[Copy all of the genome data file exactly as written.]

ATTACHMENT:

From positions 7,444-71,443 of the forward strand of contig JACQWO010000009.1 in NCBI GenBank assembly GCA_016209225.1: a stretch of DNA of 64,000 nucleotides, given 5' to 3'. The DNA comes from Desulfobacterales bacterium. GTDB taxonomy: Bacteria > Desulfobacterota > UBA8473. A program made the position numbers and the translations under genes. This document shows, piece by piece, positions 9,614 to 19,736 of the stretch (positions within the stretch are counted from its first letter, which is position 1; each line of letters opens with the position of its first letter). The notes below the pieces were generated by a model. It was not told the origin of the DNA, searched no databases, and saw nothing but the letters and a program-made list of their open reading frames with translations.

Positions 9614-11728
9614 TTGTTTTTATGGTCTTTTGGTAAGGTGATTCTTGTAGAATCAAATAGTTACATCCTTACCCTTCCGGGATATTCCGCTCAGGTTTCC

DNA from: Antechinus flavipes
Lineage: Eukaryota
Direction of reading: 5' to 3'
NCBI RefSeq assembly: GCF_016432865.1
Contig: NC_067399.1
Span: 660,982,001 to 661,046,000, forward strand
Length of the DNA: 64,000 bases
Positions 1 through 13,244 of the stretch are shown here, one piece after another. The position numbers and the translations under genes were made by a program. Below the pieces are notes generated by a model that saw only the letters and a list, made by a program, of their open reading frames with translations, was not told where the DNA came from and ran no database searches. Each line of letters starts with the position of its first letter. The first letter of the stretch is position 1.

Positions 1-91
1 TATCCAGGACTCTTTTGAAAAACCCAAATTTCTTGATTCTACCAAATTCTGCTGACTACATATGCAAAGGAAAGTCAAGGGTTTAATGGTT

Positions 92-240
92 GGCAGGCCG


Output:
From positions 7,444-71,443 of the forward strand of contig JACQWO010000009.1 in NCBI GenBank assembly GCA_016209225.1: a stretch of DNA of 64,000 nucleotides, given 5' to 3'. The DNA comes from Desulfobacterales bacterium. GTDB taxonomy: Bacteria > Desulfobacterota > UBA8473. A program made the position numbers and the translations under genes. This document shows, piece by piece, positions 9,614 to 19,736 of the stretch (positions within the stretch are counted from its first letter, which is position 1; each line of letters opens with the position of its first letter). The notes below the pieces were generated by a model. It was not told the origin of the DNA, searched no databases, and saw nothing but the letters and a program-made list of their open reading frames with translations.

Positions 9614-11728
9614 TTGTTTTTATGGTCTTTTGGTAAGGTGATTCTTGTAGAATCAAATAGTTACATCCTTACCCTTCCGGGATATTCCGCTCAGGTTTCC

DNA from: Antechinus flavipes
Lineage: Eukaryota
Direction of reading: 5' to 3'
NCBI RefSeq assembly: GCF_016432865.1
Contig: NC_067399.1
Span: 660,982,001 to 661,046,000, forward strand
Length of the DNA: 64,000 bases
Positions 1 through 13,244 of the stretch are shown here, one piece after another. The position numbers and the translations under genes were made by a program. Below the pieces are notes generated by a model that saw only the letters and a list, made by a program, of their open reading frames with translations, was not told where the DNA came from and ran no database searches. Each line of letters starts with the position of its first letter. The first letter of the stretch is position 1.

Positions 1-91
1 TATCCAGGACTCTTTTGAAAAACCCAAATTTCTTGATTCTACCAAATTCTGCTGACTACATATGCAAAGGAAAGTCAAGGGTTTAATGGTT

Positions 92-240
92 GGCAGGCCG